Kay Ivey wins reelection, Katie Britt takes Senate seat

Published 9:52 pm Tuesday, November 8, 2022

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By ALEC ETHEREDGE | Managing Editor

Two of the more prominent statewide elections in Alabama on Tuesday night, Nov. 8 saw two women walk away victorious their respective races, making history in the process.

Incumbent Governor Kay Ivey won reelection in the state after defeating Democrat Yolanda Rochelle Flowers, while Katie Britt defeated Democrat Will Boyd and Libertarian John Sophocleus to become the first woman elected to the U.S. Senate from the state of Alabama.

“I don’t take any of these things for granted,” Britt said of the historic moment. “The gravity of all of it is not lost on me. I am humbled, I am honored and I am grateful. I want you to know I understand what a tremendous responsibility these milestones carry, and I do not take that lightly.”

As of 10:40 p.m. on election night, Britt had garnered 66.97 percent of the vote, or 874,529 of the 1,305,939 votes cast.

In Shelby County, with 100 percent of ballots counted, Britt won 72.66 percent of the vote or 50,693 of the 69,765 votes cast.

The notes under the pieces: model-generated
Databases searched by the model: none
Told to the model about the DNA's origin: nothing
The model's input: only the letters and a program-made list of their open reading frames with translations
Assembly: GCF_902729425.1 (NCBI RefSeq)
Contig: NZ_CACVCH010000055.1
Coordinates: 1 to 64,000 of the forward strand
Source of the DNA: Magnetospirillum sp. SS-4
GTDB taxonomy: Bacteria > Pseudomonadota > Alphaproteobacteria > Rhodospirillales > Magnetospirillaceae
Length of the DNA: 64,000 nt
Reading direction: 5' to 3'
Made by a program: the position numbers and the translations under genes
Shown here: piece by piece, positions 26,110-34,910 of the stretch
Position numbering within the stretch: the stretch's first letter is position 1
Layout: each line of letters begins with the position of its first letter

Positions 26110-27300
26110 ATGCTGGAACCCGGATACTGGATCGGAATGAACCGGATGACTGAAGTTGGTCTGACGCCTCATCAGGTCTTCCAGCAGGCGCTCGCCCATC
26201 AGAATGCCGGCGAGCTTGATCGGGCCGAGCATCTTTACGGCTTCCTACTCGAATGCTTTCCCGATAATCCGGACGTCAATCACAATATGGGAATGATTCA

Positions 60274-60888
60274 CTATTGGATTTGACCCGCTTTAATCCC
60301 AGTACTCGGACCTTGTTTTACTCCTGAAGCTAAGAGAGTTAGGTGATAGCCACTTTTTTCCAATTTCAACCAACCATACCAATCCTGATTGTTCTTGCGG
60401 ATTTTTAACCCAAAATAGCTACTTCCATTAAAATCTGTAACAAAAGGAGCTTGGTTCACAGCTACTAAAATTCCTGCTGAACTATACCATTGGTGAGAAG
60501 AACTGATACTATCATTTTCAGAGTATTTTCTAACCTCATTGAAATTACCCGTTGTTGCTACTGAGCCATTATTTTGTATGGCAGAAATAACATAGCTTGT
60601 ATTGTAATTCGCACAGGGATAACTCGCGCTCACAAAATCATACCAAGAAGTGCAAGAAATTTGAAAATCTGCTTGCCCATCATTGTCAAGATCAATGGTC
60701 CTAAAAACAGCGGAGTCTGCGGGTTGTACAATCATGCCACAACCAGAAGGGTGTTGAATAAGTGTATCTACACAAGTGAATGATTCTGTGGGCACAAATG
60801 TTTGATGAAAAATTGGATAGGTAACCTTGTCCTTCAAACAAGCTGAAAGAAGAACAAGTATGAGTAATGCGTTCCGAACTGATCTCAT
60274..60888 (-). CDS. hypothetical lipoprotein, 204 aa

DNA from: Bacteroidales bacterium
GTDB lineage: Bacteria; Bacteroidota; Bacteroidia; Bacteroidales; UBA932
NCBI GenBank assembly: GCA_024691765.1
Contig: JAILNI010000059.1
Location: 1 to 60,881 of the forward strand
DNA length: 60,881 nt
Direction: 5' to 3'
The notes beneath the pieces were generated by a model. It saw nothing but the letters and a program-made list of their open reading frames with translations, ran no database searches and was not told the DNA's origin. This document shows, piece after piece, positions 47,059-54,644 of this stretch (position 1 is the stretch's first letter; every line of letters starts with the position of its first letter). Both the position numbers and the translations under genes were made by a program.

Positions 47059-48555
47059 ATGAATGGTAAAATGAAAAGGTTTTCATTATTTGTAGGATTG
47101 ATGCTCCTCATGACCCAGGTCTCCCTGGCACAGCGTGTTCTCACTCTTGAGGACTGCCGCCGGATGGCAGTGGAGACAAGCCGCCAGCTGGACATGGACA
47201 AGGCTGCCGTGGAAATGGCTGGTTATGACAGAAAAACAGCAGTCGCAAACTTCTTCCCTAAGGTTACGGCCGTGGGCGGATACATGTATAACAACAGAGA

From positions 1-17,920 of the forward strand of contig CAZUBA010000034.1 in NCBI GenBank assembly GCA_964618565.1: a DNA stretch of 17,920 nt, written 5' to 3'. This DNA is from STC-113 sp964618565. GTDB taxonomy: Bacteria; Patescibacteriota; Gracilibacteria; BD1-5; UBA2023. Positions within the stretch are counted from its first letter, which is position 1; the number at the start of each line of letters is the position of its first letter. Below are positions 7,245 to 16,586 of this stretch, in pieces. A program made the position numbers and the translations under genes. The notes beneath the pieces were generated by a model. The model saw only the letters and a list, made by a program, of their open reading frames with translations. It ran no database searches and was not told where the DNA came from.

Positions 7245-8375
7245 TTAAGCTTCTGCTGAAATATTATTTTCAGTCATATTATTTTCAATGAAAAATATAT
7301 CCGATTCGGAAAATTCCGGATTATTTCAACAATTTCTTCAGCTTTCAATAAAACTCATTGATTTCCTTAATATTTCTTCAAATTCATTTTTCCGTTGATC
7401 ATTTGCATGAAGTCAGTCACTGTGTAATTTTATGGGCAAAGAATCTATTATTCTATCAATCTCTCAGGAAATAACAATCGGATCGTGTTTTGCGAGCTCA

As she addressed a crowd of supporters and media during a victory speech on Tuesday night, she thanked those who gave her the opportunity.

“You all gave me a shot. You gave me a shot to earn your respect and your vote,” she said. “You allowed me to listen to you, to hear your story, to learn your concerns, to learn your dreams and what you hope the future to be. You are what make this state so special. You are who I am so proud to represent. Thank you.”

Britt said she will now go to work in the senate to represent the state and its values, which include faith, family, freedom and opportunity.

“I am going to tackle challenges head on,” she said. “I am going to look at the things staring us in the face, whether it is inflation or crime, the border crisis, the opioid epidemic, making sure that we expand mental health and that people have access to high speed internet.”